As students of all ages return to school, many of them look forward to the changes and new opportunities with excitement and anticipation. But some look ahead to the challenges with anxiety and dread. In both cases, there are certain things parents can do and suggestions they can make to help their child get back into the swing of school with fewer problems and more success. And the back-to-school transition needn't be so stressful for working or single parents with an already crunched schedule.
For parents who work and don't get home until several hours after your child gets home from school, it may be a good idea to help your child find a worthwhile way to spend those hours instead of hanging out with friends or watching television. Getting a child involved in a community service project could be just the ticket. Working to help others not only eases your mind about how that spare time is used, it also gives your child a sense of reward and accomplishment by helping others. Most communities have volunteer opportunities for children of all ages, even younger students. The United Way usually has information about service projects for children in specific areas, with suitable community work for teenagers and children. Contact your local United Way office to ask for more information, or call your child's school guidance office to see if they have suggestions or know of local programs that could use your child's help.
One of the most challenging hurdles for students to overcome when starting back into the school year may be doing their homework. Students perplexed by the increasing difficulty of math and other subjects as they progress from one year to the next, and for parents whose Algebra skills are lacking, an online tutoring service can help fill in the gaps. There are many local homework help services available in large cities, both in person and online. One online service is Harvard Online Tutoring, started by Mackie Dougherty and Chris Palmer, students at Harvard University. The service matches students online with Harvard students to help them with English, history, science, and math. The developers and users of the system have been pleasantly surprised at how smoothly the system operates. "The feedback that we've gotten has been really positive," Dougherty says. Harvard Online Tutoring works with the Boston Public Library, which can create a student account at any of its 27 branches. Dougherty has high praise for the library's partnership, since the research nature of many subjects make it an ideal portal for students to use the service. For students in more rural areas, as long as there is an Internet connection available, help may be just a click away. The Homeworkhelp website offers the best educational software and services for middle school, high school, and college students, to help them achieve their educational goals. Homework Help Service features lessons in math, science, social studies, and English, that are designed by educators, and provides a safe, informed learning site for children and students.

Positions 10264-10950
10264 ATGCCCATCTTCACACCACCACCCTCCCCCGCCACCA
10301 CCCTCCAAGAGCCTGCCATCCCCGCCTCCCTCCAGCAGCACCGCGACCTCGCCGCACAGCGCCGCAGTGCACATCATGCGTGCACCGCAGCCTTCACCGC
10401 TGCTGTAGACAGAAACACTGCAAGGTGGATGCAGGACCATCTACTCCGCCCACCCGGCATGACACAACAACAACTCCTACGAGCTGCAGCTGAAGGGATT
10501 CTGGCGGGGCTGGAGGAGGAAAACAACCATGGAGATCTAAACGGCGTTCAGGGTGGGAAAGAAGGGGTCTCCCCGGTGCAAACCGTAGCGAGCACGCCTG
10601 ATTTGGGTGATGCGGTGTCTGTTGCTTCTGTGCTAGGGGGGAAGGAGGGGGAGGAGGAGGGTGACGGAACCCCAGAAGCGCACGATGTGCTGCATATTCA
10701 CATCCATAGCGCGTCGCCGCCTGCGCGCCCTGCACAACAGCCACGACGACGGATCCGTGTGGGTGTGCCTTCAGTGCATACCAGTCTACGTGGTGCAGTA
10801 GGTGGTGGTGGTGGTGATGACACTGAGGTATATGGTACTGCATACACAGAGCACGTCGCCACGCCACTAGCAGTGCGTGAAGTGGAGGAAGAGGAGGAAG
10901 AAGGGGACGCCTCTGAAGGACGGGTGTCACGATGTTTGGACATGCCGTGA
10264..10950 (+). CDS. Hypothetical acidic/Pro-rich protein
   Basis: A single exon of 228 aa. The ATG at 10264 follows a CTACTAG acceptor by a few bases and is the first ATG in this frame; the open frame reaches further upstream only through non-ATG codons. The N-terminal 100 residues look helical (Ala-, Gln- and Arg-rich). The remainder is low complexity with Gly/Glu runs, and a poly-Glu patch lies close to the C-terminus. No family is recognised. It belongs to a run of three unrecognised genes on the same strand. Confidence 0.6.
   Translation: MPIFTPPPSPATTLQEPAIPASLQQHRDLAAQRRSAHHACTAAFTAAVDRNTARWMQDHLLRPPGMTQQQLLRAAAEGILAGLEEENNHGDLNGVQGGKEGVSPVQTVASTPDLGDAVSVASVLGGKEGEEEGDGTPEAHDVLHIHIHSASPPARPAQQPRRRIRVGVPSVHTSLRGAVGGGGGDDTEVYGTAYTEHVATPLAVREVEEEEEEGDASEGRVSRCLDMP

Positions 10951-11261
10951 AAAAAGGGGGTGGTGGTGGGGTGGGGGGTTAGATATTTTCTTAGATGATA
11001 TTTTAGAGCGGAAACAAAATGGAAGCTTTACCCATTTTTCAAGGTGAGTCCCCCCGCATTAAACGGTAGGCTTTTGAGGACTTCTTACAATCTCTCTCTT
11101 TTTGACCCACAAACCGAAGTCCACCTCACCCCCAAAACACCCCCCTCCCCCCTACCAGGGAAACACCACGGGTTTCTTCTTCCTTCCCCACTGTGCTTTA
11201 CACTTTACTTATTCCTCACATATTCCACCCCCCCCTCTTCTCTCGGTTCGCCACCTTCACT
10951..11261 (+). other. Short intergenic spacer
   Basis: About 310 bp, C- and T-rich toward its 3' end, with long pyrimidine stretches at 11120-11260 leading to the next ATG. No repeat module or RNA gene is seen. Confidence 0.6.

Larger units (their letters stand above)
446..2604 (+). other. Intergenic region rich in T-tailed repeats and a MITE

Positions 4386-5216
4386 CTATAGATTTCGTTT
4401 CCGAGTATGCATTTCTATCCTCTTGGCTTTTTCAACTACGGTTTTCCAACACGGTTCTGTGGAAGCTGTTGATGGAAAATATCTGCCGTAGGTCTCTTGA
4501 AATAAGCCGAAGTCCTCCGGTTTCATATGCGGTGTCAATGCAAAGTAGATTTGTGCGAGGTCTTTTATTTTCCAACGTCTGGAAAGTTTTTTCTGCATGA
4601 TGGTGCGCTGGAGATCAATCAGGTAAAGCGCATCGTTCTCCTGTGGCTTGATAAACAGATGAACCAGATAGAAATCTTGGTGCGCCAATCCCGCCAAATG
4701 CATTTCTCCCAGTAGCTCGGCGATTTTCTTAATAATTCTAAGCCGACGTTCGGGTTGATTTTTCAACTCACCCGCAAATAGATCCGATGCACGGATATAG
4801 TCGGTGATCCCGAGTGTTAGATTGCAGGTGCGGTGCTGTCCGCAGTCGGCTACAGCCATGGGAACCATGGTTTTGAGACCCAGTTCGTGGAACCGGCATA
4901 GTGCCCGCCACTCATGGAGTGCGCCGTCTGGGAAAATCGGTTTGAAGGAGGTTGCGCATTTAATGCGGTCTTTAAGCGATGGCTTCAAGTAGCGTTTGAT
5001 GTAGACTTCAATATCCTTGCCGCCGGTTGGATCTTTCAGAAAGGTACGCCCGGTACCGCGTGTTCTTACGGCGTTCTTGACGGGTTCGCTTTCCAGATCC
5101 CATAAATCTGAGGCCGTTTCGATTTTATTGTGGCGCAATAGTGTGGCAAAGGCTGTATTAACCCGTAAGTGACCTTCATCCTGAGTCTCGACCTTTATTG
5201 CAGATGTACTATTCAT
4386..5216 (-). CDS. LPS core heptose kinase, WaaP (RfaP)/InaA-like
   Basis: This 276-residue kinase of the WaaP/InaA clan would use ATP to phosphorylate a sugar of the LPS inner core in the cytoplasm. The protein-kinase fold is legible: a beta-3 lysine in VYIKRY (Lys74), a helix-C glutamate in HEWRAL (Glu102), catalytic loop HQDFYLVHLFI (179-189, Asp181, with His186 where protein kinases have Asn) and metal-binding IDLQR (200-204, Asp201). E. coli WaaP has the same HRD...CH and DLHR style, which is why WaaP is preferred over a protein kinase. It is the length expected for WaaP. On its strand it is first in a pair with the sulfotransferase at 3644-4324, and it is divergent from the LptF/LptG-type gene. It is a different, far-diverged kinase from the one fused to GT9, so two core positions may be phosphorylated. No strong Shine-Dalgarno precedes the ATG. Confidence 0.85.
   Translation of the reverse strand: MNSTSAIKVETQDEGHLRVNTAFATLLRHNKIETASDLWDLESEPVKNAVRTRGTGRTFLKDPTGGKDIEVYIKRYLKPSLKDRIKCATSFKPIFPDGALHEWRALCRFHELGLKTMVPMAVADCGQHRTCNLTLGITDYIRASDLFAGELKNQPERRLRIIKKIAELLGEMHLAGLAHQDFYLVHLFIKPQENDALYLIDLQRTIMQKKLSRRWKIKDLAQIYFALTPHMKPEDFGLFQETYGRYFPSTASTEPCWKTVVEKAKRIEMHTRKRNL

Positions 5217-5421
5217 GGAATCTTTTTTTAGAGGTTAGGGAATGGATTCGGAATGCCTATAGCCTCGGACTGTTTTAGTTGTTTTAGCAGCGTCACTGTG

Many students also have to deal with social situations quite different from those they face at home. Schoolyard teasing and bullying is a problem that's been around since schools began, but although it's not a new problem, bullying in today's society can actually be life-threatening in some urban areas. Teasing and harassment tends to be at its most intense when students first return to the classroom, and bilingual or foreign students often have the toughest time. The federal Health Resources and Services administration has a wealth of information that will help parents and students find ways to deal with bullies and intimidating classmates. HRSA's Maternal and Child Health Bureau booklet 'What You Can Do to Prevent Violence' looks at bullying, and encourages parents to get involved and help their children. To get information by telephone about the national 'Stop Bullying Now!' campaign, call 1-888-ASK-HRSA (275-4772).
Sometimes, a major source of your child's problems at school may actually come from situations or influences outside the classroom. If you or your child are feeling overwhelmed, there are many local and federal agencies that offer assistance for dealing with serious issues, such as alcoholism, depression, sexuality, major illness, divorce, or the death of a loved one. Local agencies can link adults with area programs that offer parenting help, support groups, and services for children with special conditions such as attention deficit disorder or anger management issues. The National PTA, accessible at www.pta.org, provides a wealth of resources for parents on subjects ranging from student achievement to health and fitness for young people.
No matter what challenges your child faces upon returning to school, there are literally hundreds of people and agencies available to offer assistance, both in person and online. Help is just a phone call or a mouse click away.